By Heather Cameron
Local Journalism Initiative Reporter
From April 15 – 21, Taber resident Jan Clemis and her daughters, Bonnie Turcato and Carli Bekkering, competed in the World Transplant Games in Perth, Australia.
“I felt like I was on top of the world,” Clemis said. “Then being surrounded by 1500 donors and recipients and donor families, all with that, like-mindedness of gratitude for every extra day and for what our good health can bring to us was just a gush of emotion every single day. When we woke up, we’d meet somebody new, and we’d hear their story, and it didn’t matter what organ they had been transplanted or if they were a living donor themselves or a family that had lost a loved one. Every story’s unique and the gratitude was just palpable.”
Clemis says that her family did very well in the Games. She earned five medals in total: Gold in the 50-meter freestyle, Gold in the 50-meter butterfly, Gold in the 200-meter Individual Medley, Silver in the 100 meter-backstroke, and bronze in the 50-meter backstroke.
Clemis says that her one daughter, Bonnie Turcato, earned three medals: Gold in the 50-meter freestyle, Bronze in the 3000-meter Race walk, and Bronze in Pétanque.
“The most meaningful part of the Games was getting to share experiences and stories related to organ donation and transplantation,” Turcato said. “For years before my mom received her kidney transplant, we watched her health decline and witnessed the physical and emotional challenges brought on by her kidney disease. Watching a parent struggle through organ failure was horrible. Being a mom of young children as well, it’s heartbreaking to imagine how challenging it must be to witness your child so ill before an organ match became available. Seeing in person these people run, swim, and be so full of life brought more than a few tears to my eyes throughout the week.”
Clemis says that her other daughter, Carli Bekkering also earned five medals during the Games: Gold in the 5K run, Gold in Pétanque, Gold in the 100-meter sprint run, Gold in the 3000-meter Race walk, and Silver in the 50-meter freestyle. Carli, Clemis says, was also a recipient of the Donor Family Greatest Gift Award.
“I don’t think I’ve met a more grateful group of people in my life than this incredible international gathering of transplant recipients,” Bekkering said. “Grateful for their donor, for the extra time with the people they love, and for the ability to participate in an event that celebrates a healthy, active life after transplant. There was a feeling at the Games from all the participants that was equal parts excitement and thankfulness. Meeting so many recipients and their families have gone through that very unique and intense journey was rare and it was extremely moving to hear their stories.”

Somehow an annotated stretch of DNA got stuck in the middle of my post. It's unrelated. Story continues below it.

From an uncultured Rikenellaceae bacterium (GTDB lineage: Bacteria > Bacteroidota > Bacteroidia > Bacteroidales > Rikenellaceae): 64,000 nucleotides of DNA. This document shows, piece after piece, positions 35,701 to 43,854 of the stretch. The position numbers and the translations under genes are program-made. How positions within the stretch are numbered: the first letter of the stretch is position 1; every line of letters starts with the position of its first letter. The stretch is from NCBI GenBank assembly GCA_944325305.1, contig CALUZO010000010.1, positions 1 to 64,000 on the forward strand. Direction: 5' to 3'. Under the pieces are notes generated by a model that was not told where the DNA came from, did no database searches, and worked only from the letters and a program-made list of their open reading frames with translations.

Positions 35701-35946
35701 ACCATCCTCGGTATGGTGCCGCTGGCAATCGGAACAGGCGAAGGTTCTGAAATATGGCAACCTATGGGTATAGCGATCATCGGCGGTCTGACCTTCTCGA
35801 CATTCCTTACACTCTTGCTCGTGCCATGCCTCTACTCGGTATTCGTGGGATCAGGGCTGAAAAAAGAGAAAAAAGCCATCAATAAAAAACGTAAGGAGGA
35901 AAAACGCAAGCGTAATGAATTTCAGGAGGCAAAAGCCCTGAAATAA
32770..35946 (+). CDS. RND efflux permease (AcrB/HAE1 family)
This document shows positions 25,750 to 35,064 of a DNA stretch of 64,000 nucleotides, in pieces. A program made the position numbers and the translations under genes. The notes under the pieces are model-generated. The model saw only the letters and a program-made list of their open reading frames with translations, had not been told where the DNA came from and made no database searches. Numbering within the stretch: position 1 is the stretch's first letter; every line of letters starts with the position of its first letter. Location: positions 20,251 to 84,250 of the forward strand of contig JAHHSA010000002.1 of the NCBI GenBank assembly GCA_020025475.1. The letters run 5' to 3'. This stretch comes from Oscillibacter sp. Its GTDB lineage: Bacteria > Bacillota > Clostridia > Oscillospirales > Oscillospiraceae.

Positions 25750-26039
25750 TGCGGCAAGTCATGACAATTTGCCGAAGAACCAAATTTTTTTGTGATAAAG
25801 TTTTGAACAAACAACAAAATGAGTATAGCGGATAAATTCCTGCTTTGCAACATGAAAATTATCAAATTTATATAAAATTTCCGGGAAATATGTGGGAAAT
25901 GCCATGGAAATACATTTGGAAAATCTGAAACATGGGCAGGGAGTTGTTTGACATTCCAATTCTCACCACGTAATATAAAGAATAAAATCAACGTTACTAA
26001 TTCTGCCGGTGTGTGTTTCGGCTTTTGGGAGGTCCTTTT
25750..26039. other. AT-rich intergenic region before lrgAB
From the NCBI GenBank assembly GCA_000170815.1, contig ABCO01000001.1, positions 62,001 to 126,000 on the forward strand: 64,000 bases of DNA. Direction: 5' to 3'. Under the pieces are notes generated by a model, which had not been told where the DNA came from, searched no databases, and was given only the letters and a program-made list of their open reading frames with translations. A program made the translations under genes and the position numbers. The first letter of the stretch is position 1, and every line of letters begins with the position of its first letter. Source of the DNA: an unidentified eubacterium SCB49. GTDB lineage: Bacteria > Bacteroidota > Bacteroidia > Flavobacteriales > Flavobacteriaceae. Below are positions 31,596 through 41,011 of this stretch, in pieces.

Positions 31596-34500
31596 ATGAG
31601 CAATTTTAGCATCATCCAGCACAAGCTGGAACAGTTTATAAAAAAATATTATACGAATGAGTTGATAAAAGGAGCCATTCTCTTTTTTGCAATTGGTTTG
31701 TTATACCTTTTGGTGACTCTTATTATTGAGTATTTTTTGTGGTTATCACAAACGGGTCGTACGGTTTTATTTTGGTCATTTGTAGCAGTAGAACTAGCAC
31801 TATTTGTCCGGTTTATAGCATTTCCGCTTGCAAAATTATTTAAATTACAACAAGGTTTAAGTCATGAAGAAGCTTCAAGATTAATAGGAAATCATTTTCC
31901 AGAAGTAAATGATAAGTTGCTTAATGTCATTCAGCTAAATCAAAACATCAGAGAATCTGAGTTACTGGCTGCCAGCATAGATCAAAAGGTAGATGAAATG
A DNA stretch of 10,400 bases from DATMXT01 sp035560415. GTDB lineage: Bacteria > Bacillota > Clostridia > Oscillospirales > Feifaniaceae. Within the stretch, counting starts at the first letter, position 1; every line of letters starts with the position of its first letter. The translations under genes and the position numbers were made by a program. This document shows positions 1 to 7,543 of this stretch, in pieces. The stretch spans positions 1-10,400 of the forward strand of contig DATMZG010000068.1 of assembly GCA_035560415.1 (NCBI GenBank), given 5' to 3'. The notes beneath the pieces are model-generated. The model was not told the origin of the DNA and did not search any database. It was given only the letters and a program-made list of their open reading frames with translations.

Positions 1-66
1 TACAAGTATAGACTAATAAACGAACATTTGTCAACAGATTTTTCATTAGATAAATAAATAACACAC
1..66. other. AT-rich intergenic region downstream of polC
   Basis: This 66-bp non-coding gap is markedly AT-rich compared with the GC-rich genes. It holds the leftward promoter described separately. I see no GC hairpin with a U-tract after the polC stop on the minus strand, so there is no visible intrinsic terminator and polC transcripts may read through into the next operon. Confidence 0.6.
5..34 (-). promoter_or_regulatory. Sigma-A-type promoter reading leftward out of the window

Bonnie and Carli, Clemis said, competed in the Under 50 Years Old Donor Family Category while she herself competed in the 60 to 69 age group.
“To be able to travel to the other side of the world with our mom and watch her excel in something that she loves to do was incredible,” Turcato said. “And it would not have been possible without the generosity of our brother, Blair, who donated a kidney to her. There are just no words to explain how much his gift means to our entire family and everyone who knows our Mom. She has honored this gift every day since receiving it and is making every second of her “bonus time” count. It was a trip of a lifetime and I’ll be forever grateful to have experienced it with my mom and Carli.”
The Games, Clemis says, actually started before the actual competitions with the Service of Remembrance and Thanksgiving and the Donor Beach Walk to commemorate the donors that got the athletes to Perth. Unfortunately, Clemis says, she and her daughters were unable to attend the beach walk because her daughters needed to learn to play Pétanque that night, but they were able to attend the cultural night on the Wednesday evening. For the cultural night, Clemis says, everyone dressed in ceremonial garb from their country and she, Bonnie, and Carli all wore something with the maple leaf, bow ties, and Canadian flags and also ordered t-shirts that they were on the “eh” team.
“We were just tickled to be with Team Canada,” Clemis said. “Everybody participated so graciously.”
Clemis that the Games’ Opening Ceremonies were held in the Optus Stadium and each country of athletes went over a bridge that was lined with cheering supporters, all of whom wanted to watch the ceremony. There was also an Australian recording artist who performed at the Games named Rose Parker, Clemis says, and Parker composed a song called Because of You that she wrote in tribute to her brother who saved many lives by donating his organs after dying a year ago.